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What to Know about Cheese and Wine Pairing

By Edited Feb 2, 2016 0 0

Cheese is made with an enzyme found on the inside of a stomach of an animal and most cheeses are covered with mould on the rind. Yet, we still love them and can’t seem to get enough of them.

My parents often talk with fond memories about their sixties cheese and wine parties and many cheese fondue dinners.

In the sixties (apparently) you would usually find a couple of cheese sticks and grab a glass of wine, being it red, white or champagne. Not a lot of emphasis was placed on proper wine pairings with food, but today, standards have been improved and there is lot more focus on pairing food and wine.

A good wine pairing should improve the flavor of the wine so you would normally choose a red wine with a hard cheese like cheddar and go for a soft cheese when drinking white wine.

You should choose a wine that compliments the cheese you are using. For example if you are you using a strong cheese such as Roquefort you wouldn’t use a light wine, but instead choose one with a heavy body.

cheese course

credit:flickr.com/photos/ulteriorepicure/493134781

Another popular thing to do is to choose cheeses and wines from the same area or region. The first obvious example that comes to mind is a Swiss cheese and then you would choose white wine from the same region.

In some European countries the best wine is reserved for the cheese course, being the last course. If you have not tried deep fried goats cheese with cranberries I suggest you give it a try. Serve it with a good wine and savor every bite.

Cooking with cheese and wine can be quite an education. Sometimes you just have to experiment a little.

A Parmesan wine paring, for example would consist of a red wine, along with a couple of poached fruit such as pears in a spicy sauce. The reason for this selection is that this type of cheese is extremely rich, so you need something to calm it down.

Have a look at this cheese and wine pairing chart

Bleu

Port, Sherry

red

Brie

Champagne, Sweet Sherry

white

Camemberet

Cabernet, Chenin Blanc

both

Cheddar (mild)

Cheddar, Chardonay

white

Cheddar (strong)

Cabernet, Sauvignon Blanc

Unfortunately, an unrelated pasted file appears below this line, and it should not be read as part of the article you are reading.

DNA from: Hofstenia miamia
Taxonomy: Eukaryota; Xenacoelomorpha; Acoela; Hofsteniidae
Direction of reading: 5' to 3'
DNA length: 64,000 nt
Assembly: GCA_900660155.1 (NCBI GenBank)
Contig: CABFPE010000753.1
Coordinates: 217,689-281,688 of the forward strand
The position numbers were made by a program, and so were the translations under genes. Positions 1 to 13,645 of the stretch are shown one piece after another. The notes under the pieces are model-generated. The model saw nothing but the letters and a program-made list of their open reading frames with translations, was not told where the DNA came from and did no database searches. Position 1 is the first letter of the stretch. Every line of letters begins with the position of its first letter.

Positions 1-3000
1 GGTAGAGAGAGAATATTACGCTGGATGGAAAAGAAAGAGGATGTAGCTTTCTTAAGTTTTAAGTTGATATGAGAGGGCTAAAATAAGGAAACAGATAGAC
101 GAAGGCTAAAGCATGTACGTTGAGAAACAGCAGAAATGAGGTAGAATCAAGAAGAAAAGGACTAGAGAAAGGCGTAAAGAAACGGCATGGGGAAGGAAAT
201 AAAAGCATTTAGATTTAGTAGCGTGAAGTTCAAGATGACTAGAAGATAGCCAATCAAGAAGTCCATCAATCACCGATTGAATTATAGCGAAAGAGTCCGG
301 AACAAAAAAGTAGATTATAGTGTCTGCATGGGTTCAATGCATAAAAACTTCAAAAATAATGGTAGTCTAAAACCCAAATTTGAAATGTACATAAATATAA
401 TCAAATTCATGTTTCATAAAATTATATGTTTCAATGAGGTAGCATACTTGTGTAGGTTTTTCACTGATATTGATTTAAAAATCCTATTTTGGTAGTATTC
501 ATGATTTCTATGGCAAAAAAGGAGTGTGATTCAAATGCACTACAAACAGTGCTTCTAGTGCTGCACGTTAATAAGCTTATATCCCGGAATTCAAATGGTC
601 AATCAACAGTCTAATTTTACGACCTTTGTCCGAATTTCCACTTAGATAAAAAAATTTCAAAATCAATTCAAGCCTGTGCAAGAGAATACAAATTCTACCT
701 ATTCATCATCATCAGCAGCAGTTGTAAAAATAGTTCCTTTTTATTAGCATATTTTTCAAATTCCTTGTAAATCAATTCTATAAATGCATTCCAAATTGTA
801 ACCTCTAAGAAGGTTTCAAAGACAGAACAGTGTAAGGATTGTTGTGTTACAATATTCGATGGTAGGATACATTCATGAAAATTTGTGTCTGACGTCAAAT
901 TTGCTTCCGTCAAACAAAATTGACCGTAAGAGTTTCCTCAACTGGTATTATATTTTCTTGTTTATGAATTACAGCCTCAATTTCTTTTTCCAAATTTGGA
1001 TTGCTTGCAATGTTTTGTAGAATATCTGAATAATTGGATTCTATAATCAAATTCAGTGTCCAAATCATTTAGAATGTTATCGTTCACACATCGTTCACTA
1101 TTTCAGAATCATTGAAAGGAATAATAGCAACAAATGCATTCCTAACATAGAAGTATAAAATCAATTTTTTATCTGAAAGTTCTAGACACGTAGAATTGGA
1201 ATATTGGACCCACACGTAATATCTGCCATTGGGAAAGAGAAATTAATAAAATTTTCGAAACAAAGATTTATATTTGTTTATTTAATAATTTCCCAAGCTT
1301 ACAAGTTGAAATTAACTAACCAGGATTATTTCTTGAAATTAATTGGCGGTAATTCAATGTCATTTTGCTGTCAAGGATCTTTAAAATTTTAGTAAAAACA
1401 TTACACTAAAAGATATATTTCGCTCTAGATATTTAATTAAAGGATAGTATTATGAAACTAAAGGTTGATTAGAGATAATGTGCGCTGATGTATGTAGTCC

both

Cheshire

Riesling

white

Chevre

Champagne

white

Colby

Riesling, Champagne

white

cream cheese

White Zinfandel

white

danish blue

Cabernet

red

Edam

Riesling, Dry Champagne

white

feta

Beaujolais

red

Gorgonzola

Sauternes-Bourdeaux

white

goat's cheese

Vouvray

white

Gruyere

Chardonay, Sauvignon Blanc

white

Roquefort

Port

red

Stilton

Port

red

Swiss

Gewurztraminer

white

wine pairing

credit: flickr.com/photos/pengrin/292858436

Let's end off with the ultimate - Buffalo Mozzarella Cheese

I’m wondering what the culinary world would do without Mozzarella cheese. Yes, you can make a Pizza with Cheddar cheese, but it’s hardly the same as you can imagine. It definitely does not do justice.

For one thing the melting properties are just not there. It does not look good with strands of yellow cheese holding your ingredients together and since the first impression is not good you are hardly expecting it to taste as any good pizza should.

Italians have been making Mozzarella through the ages and they make it so well. You might ask yourself why that is. My thoughts are that they concentrate on one area and they do it well. Yet, so many of us choose to buy the plastic processed slab, which the supermarkets call Mozzarella.

There are various stages of production that Mozzarella cheese has to go through

To make 1kg of Mozzarella cheese 5kg of buffalo milk is needed

  1. Buffalo Milk is stored in big metal containers
  2. The milk is heated, treated and poured into a separate cream container
  3. Curdling takes place and it is left to mature
  4. Hot water is poured on the curd so that it softens
  5. The cheese is shaped with special rotating machines
  6. It is drenched in cold water for cooling to take place
  7. Cheese is placed in original whey for a pickling process
  8. Cheese is placed in packaged and sent to shops

mozzarella cheese

 

If you find this in one of your local supermarkets this is definitely not Mozzarella, but in fact an insult to an Italian. If you have never had the proper Buffalo Mozzarella then do yourself a favor and try it out on a pizza or even a calzone and you will never turn back.

When I was in Chef School my chef was giving us a lesson on different cheeses. When he opened the Buffalo Mozzarella it looked so fresh. A lot of people are put off by the price of food, but when you are educated about care that goes into the preparation and taste the difference between the two you might change your mind. 

When ingredients are fresh there is not a lot you have to do to them, but if you have a cheap, processed ingredient you really need to dress it up, adding extra flavour. Sometimes it becomes quite technical because you can’t just add anything, the ingredients have to work together.

The things you can do with Mozzarella are endless. How about a slice of Buffalo Mozzarella with a spoonful of pesto, tomato or  slice of chilli and a Caprese salad is always extremely popular.  Deep Fried Mozzarella is definitely a treat and once you get the hang of it, it’s really easy to do.

So the next time you are in the supermarket don’t even think of buying cheap, packaged Mozzarella that tastes of nothing, but try splash out a bit. You will be amazed.

Wine pairing with Mozzarella
There are a couple of good wines that will go very well with this lovely cheese, but you really can't go wrong with a Chianti, especially since this comes from Tuscany so you are going with the Italian theme as well!

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